Cowboys, Essential Oils, and Assumptions by John Cali


I know that’s a really weird title, but please bear with me for a moment.

My good friend Pete is a Wyoming cowboy. We’ve known each other about 20 years. Pete (not his real name) and I were chatting not long ago about a physical problem he was having. He mentioned the essential oils he’d been using to help with the problem were very effective.

Now, essential oils are not exactly a mainstream medical treatment, and I’d assumed they were used mostly by folks interested in alternative spirituality. So I was more than mildly surprised when Pete mentioned them. Even though we’d been good friends so many years, I had no idea what his spiritual beliefs and values were.

So we got to talking about spirituality. I found out, for the first time, he was deeply interested in the spiritual work I do. So we chatted about that and other related topics for a long while. It was a warm, positive, uplifting conversation.

I realized I’d been making false assumptions about Pete. After all, he’s a cowboy. Cowboys aren’t supposed to be interested in spiritual subjects. Was I ever dead wrong about that!

I also realized I’ve made other wrong assumptions about other people in my life. It was only when we became more open to each other, and talked freely, that we saw aspects of the other we never dreamed existed.

How much joy and love we deprive ourselves of when we do what I’d done with Pete so many years. My spirit guides talk often about how interconnected we all are—not just people, but all of life. But we have to pay attention.

Related posts:

A Sense of Community


Beliefs and Relationships


What about you? Have you had similar experiences?

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9 Responses

  1. Mary

    Hi John,

    I thought about you when I read this blog. For some reason when we first met, our personalities clashed, but I don’t know why. Since you are a very kind and laid back guy, I can only assume it was me! I think I was a lot more high strung those days. But when we finally really talked, we got along great. It may be years since I’ve seen you and years more if I even ever see you again, but I treasure your friendship as much as any of my nearby friends. I have learned and am still learning to see past what I think people are and that is thanks to you.

    Thanks for the great blogs and articles.



    • John Cali

      Hi Mary,

      Yes, I well remember when we met all those many years ago. The clashes weren’t just because of you. It was both of us, but we’ve grown a lot since then.

      I also treasure your friendship, and will always. Whether we see each other again in this lifetime or not, our friendship will always be special. We’ve learned a lot from each other.

      Thanks very much for your kind words — and for your friendship spanning all these many years.

      Love, John

  2. Melanie

    good food for thought. I really love the feel of your insights they are so kind and practical. It is hard sometimes to see past peoples masks.

  3. Lynn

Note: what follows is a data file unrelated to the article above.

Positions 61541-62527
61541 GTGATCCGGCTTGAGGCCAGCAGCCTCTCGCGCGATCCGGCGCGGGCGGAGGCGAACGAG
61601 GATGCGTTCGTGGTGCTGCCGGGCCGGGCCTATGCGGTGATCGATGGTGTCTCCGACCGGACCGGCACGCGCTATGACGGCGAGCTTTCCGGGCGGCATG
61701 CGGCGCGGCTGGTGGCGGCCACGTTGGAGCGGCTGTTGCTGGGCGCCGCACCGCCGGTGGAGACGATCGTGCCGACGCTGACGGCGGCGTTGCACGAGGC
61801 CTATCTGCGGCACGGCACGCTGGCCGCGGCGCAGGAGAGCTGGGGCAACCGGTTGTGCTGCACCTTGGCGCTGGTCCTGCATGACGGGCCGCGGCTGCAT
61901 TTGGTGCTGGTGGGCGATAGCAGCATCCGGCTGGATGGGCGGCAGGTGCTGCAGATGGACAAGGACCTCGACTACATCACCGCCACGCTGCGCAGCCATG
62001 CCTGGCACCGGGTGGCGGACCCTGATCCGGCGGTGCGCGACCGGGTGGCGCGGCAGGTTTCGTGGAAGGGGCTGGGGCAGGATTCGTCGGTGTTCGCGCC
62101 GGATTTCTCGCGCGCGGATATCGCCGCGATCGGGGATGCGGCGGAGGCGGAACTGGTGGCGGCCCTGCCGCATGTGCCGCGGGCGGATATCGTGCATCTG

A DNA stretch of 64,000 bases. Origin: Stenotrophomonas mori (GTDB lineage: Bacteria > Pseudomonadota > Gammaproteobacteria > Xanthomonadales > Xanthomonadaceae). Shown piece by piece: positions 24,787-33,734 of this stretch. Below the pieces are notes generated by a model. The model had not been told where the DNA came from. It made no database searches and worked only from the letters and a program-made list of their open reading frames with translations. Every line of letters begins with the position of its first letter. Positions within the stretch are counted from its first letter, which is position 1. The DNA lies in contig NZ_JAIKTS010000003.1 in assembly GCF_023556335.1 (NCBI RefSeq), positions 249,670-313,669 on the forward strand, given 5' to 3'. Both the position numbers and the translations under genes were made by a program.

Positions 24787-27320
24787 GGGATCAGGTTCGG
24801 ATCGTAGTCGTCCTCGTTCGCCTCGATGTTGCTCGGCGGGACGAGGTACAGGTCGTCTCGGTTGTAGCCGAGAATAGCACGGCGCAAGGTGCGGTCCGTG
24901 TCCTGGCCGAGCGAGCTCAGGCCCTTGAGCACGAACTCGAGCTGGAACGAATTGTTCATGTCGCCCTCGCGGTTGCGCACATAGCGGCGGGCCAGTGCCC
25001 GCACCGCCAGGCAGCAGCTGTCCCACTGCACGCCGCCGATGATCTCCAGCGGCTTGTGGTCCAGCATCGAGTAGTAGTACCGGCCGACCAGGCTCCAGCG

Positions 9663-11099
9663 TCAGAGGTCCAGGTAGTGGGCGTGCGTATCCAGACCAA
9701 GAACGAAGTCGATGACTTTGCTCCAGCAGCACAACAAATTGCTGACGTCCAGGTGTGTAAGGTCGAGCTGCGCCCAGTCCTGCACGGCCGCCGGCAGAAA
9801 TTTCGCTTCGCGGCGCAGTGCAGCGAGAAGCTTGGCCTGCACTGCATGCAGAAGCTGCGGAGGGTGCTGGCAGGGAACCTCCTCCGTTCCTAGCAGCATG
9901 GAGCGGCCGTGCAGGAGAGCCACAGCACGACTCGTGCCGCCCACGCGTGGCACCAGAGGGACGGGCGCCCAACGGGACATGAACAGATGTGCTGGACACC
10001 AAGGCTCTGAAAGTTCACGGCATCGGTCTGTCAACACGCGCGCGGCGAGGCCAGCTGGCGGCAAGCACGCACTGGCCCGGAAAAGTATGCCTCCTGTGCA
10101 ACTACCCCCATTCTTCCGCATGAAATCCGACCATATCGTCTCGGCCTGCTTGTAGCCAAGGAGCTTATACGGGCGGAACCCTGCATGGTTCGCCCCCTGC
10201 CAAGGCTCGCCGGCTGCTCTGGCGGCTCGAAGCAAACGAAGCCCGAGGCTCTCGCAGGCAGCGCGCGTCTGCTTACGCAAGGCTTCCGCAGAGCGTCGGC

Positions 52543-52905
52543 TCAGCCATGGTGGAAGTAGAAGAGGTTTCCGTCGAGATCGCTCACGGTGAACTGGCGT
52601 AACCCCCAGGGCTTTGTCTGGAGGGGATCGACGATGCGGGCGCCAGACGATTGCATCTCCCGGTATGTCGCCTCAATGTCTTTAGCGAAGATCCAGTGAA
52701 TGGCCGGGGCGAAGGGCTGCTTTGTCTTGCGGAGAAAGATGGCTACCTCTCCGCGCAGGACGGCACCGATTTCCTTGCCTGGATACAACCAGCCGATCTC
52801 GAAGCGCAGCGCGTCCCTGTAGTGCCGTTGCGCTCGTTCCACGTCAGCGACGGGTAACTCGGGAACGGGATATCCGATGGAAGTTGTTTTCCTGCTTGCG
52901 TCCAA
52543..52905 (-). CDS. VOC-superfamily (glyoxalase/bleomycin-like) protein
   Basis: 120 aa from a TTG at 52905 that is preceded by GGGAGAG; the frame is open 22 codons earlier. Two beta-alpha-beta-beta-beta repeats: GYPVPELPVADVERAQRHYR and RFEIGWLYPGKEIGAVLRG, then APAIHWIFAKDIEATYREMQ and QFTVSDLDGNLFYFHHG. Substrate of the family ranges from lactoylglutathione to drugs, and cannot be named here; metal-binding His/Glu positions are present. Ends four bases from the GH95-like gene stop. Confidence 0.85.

John, maybe we missed out on love and joy or maybe we were lucky and escaped a nightmare. Who knows!

    I know in my own personal life, the rich and famous man, that has been bullying me behind my back like a coward. I know my grandma would never want me to be with that man, ever. She has seen who that man is. The world can think he is great, she knows, he is a farce.

    It is easy to fool people, with fame and money.

  4. Kathleen

    Hi John! It’s been awhile since we connected! It has sure been a ride, hasn’t it? 🙂 Anyway, this post was so timely for me. I have recently met someone who, up until this post, I thought would NOT be spiritually inclined. If fact, I just never mentioned or steered our conversations in that direction. Now, I find that maybe I need to reasses this assumption! I can let go of the fact that he is “just” an operations manager for a widely known construction company! THANK YOU for this timely message! We can miss out on a lot by our false beliefs! Hugs from Shasta!

    • John Cali

      Thanks very much, Kathleen. I agree — we miss a lot with our false beliefs and assumptions.

      Big hugs,

  5. Mikala St. Germain

    I personally truly enjoyed this post. It made me laugh, but also made me think. I live in Montana – cowboy heaven, so I often hear stereotypical conversations that tend to remove the focus from the individuals.

    As I contemplated the question of similar experiences, I began to see a life pattern. I believe we were taught while very young to believe that stereotypes were real and true. Over the years as I matured I realized that they weren’t. Now that I am “older” in the senior citizen category, I seem to have lost all that I value people and see them as individuals, brothers and sisters, with stories and experiences all their own.

    I certainly had these assumptions when I was young and growing up, and as a young adult. As I grew, the assumptions concerning others diminished until they were gone. I now believe that such thinking is part of our growing cycle here on Earth. It’s all over the world, between countries, religions, individuals. Ours is the challenge to grow beyond..

    Earth 101?

    This was a really cool post. Thanks

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